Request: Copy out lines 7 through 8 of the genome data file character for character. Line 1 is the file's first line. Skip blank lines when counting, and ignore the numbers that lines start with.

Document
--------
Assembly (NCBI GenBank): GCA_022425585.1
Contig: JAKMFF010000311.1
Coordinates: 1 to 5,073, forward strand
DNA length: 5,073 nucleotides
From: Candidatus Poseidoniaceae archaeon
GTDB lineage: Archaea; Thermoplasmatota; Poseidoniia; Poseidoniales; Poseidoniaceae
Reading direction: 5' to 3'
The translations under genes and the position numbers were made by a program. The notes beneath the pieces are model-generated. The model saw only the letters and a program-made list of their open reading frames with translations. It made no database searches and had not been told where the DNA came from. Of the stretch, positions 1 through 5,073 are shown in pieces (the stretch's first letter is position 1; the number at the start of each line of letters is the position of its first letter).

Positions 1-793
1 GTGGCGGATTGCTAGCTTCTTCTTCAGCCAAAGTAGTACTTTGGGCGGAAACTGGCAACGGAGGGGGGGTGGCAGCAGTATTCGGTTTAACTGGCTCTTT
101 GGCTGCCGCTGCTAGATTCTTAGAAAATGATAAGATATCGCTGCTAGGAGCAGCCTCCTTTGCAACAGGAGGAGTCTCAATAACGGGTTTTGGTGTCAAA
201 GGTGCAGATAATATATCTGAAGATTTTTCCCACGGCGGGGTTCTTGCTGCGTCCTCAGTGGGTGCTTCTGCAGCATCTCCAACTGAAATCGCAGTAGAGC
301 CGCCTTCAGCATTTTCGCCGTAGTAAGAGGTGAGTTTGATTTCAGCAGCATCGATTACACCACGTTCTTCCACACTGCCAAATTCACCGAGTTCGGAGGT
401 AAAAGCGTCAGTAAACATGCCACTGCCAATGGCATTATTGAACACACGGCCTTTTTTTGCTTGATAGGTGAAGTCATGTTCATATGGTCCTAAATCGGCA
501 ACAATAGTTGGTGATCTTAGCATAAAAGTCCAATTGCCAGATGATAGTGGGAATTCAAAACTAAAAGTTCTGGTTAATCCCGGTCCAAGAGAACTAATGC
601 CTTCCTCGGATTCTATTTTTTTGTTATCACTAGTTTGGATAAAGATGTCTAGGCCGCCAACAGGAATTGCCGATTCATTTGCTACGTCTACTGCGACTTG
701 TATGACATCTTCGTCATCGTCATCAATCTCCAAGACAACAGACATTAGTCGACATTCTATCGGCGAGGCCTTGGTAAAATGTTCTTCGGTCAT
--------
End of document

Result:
Reading direction: 5' to 3'
The translations under genes and the position numbers were made by a program. The notes beneath the pieces are model-generated. The model saw only the letters and a program-made list of their open reading frames with translations. It made no database searches and had not been told where the DNA came from. Of the stretch, positions 1 through 5,073 are shown in pieces (the stretch's first letter is position 1; the number at the start of each line of letters is the position of its first letter).